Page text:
Monday, 23 April 2012

Movie Review: Bad Teacher (2011)


An adult comedy of bad manners in the class room, Bad Teacher showcases Cameron Diaz's talent and little else. After establishing the basic premise, the film fizzles into a trite search for whatever passes as a happy ending.

Golddigger Elizabeth Halsey (Diaz) is a middle school teacher, doing the bare minimum for her students while desperately seeking a rich husband. Recently dumped by an affluent fiancĂ©e, Elizabeth is broke and desperate to find a man to look after her expensive tastes. Meanwhile, at school, she smokes pot, drinks, and teaches nothing: she just shows her students an endless stream of movies. Fellow teacher Amy Squirrel (Lucy Punch) is over-enthusiastic about delivering a good education, and as a result clashes early and often with Elizabeth, while gym teacher Russell (Jason Segel) is interested in dating Elizabeth, but he does not have the wealth that she craves.

New teacher Scott Delacorte (Justin Timberlake) is spineless but appears to come from a rich family, and is therefore immediately an attractive option. Elizabeth learns that Scott's former girlfriend had large breasts and becomes obsessed with collecting enough money to augment her own. When Elizabeth finds out that there is a financial reward for the best teacher in the county, she hatches a plan to steal the official state test questions to help her students succeed, setting in motion a chain of events that will land both her and Amy in a heap of trouble.

Funny only in patches and unnecessarily crude in parts, Bad Teacher has a thin veneer of talent. Cameron Diaz shines in an over-the-top, brassy and sexy performance, packing into Elizabeth Halsey every imaginable nightmare teacher trait. Diaz allows herself to have fun with a wildly exaggerated comic character, and she gives Bad Teacher its only lift.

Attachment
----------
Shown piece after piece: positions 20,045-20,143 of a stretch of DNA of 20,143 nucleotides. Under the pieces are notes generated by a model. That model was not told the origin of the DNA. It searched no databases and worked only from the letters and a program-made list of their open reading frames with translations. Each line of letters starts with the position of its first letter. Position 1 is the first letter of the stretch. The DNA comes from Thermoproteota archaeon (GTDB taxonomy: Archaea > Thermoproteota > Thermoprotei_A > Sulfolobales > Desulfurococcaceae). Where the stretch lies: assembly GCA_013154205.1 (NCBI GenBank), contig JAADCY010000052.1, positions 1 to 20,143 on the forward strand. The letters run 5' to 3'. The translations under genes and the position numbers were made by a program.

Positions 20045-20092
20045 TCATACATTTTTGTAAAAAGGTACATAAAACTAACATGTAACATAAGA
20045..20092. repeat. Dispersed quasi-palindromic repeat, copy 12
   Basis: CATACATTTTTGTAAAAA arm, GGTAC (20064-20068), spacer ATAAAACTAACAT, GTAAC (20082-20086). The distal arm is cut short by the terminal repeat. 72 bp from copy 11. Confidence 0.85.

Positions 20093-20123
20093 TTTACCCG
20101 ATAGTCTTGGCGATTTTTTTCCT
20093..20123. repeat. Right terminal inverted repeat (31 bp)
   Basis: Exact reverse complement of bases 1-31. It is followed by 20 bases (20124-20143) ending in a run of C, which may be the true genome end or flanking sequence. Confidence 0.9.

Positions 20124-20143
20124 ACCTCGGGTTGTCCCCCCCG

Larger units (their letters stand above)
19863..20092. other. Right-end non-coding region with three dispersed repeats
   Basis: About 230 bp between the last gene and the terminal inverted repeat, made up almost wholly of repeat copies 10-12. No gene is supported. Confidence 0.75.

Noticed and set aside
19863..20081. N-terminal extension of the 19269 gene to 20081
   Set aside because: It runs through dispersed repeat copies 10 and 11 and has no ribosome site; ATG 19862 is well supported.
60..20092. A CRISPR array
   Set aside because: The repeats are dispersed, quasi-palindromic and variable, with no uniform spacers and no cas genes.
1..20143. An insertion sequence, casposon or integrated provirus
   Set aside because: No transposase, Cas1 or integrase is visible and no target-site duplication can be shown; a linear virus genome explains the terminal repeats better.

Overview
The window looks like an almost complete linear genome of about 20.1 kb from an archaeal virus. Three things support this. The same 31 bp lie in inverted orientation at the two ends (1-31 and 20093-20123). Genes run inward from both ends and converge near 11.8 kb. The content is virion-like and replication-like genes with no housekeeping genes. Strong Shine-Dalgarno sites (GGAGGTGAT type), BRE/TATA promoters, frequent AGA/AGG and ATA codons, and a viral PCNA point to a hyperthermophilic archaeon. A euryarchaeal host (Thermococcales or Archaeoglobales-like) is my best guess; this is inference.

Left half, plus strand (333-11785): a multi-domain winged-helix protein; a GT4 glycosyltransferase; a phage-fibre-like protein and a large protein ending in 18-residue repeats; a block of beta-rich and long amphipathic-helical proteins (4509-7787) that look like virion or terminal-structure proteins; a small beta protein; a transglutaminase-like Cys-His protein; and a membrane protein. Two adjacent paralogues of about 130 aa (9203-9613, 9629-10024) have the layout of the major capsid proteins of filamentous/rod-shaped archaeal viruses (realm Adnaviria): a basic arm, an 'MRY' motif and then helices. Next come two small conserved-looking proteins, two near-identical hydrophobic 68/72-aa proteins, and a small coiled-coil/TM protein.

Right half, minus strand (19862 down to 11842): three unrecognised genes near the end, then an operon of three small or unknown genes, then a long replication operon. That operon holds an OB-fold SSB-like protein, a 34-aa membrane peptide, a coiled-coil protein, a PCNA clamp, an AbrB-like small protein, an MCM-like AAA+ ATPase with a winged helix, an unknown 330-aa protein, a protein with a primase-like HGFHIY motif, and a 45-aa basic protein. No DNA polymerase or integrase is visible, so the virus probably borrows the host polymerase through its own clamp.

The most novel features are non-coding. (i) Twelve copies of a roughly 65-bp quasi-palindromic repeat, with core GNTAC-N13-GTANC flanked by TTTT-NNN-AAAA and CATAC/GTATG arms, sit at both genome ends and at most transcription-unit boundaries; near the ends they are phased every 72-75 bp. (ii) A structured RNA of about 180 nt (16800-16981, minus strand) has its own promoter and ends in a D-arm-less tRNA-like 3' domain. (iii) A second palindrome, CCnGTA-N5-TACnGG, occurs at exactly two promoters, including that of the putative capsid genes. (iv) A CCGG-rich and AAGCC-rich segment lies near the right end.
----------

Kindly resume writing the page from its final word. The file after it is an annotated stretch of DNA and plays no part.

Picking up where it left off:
Otherwise, there isn't much to celebrate. The script is unable to build on the personality of the central character, and veers into jerky transformations, Elizabeth suddenly eager to deliver a proper education in a desperate attempt to win cash, and even less convincingly discovering a talent for mending young broken hearts and the potential charm of the non-wealthy. Justin Timberlake fails to make an impression, Jason Segel is his usual irritating self, and Lucy Punch has the thankless task of playing Amy as the anti-Elizabeth, although Amy's concealed stress triggers hint at a deliciously damaged personality that deserved more screen time.

Director Jake Kasdan, son of Lawrence, capably demonstrates that he has a long way to go to match his dad's illustrious achievements.

Bad Teacher gets a C for sputtering entertainment mixed with disappointingly lackadaisical effort.





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